In October 2004 there were replaced turnstiles in vestibule, in May 2005 - lighting, in May-June 2006 were held works on renovation of the glazing of vestibule. Since December 2010 till March 2012 there were held works for replacing of floor surface and ceramic tile on the track walls.

April 9, 2010. Metro station "Frunzenskaya" ("Mikhail Frunze"; Line 2; opened on April 29, 1961) before renovation works, which were started in December 2010:

Битцевский панк

February 3, 2011. The station during renovation. The asphalt at the side platforms was replaced with granite:

USSR Man

November 1, 2011. The station during renovation. The white ceramic tile was replaced with white marble:

mYm

March 16, 2012:

Ericine

April 12, 2012:

Link


Link

January 14, 2013:

Link

"TEKHNOLOGICHESKY INSTITUT"

"Tekhnologichesky Institut" ("Institute of Technology") is a cross-platform interchange station of the Saint Petersburg Metro. The stations consists of two halls, with both serving located on the Kirovsko-Vyborgskaya Line 1 and Moskovsko-Petrogradskaya Line 2 trains. The first hall serves the southbound trains while the second hall serves the northbound ones. Its ground-level vestibule located at the intersection of the Moscow Avenue and Suburban Avenue, in the Semyonovsky Municipal Okrug, Admiralteysky District.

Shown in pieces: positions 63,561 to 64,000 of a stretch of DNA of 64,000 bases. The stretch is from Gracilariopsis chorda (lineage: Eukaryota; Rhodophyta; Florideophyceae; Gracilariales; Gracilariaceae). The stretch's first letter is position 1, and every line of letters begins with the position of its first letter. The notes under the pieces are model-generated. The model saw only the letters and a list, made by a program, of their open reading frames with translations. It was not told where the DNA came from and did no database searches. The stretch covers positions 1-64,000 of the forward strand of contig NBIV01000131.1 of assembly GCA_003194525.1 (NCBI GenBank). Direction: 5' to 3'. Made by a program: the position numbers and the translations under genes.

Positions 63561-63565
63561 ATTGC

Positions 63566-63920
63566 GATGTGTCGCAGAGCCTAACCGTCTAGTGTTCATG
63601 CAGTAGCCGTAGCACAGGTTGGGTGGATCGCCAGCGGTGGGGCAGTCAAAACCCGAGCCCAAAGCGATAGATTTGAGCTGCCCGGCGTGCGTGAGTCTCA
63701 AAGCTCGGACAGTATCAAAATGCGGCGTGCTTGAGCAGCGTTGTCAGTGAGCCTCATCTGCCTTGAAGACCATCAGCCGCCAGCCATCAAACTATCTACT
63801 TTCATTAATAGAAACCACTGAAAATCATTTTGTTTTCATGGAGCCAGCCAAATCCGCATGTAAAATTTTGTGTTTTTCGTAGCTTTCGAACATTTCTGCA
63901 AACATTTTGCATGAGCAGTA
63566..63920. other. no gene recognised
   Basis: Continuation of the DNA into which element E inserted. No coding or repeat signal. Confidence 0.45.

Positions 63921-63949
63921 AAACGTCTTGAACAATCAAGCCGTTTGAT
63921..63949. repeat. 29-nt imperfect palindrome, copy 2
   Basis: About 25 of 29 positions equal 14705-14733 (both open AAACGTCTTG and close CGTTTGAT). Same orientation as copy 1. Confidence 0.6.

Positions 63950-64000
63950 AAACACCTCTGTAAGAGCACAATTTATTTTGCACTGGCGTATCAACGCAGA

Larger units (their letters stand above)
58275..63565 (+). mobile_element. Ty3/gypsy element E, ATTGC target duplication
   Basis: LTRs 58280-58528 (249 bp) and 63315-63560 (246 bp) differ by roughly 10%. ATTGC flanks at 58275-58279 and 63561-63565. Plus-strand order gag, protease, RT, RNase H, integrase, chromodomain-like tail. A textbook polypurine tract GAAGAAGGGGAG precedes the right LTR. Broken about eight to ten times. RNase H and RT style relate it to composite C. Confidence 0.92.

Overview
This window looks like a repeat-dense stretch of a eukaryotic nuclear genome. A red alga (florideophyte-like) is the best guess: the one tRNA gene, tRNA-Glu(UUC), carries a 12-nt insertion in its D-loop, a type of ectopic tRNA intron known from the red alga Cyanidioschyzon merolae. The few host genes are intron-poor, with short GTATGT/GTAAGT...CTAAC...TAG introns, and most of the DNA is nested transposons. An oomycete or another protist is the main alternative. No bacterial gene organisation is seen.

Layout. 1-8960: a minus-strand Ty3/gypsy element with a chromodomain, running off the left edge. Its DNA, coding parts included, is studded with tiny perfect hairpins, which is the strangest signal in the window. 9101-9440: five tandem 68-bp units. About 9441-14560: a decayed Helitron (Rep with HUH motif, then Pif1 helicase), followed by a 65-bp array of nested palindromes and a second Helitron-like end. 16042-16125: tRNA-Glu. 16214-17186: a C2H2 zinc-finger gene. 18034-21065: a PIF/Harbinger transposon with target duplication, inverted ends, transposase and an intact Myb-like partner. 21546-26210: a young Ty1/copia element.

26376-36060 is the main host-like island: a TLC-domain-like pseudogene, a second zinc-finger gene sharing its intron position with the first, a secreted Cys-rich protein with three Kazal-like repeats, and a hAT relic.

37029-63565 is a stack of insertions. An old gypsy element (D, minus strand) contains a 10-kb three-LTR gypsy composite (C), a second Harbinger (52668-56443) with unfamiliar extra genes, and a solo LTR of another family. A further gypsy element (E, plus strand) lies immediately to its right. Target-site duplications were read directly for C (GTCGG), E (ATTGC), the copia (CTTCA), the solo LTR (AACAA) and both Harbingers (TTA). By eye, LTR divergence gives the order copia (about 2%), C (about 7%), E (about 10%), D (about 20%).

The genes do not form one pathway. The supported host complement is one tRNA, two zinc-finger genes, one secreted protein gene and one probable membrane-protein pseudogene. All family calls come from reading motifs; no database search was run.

The first hall was opened on November 15, 1955, as part of the first metro line between "Avtovo" and "Ploshchad Vosstaniya" ("Uprising Square"). The name comes from the fact that the surface vestibule is located immediately next to Saint Petersburg State Institute of Technology (founded on December 10, 1828). The architects were Alexander Sokolov and Alexander Andreyev (ground-level vestibule and underground hall). The basic theme of the station is the achievements of Russian and Soviet science. The basic material for decorating the underground hall is white Ural marble. On the columns are 22 (initially 24) bas-reliefs with portraits of well-known Russian and Soviet scientists, on the walls in the centre of hall between columns (in so-called "round hall") - bas-reliefs with portraits of Karl Marx and Vladimir Lenin (initially there were also bas-reliefs with portraits of Friedrich Engels and Joseph Stalin). On the platform walls are placed decorative grilles.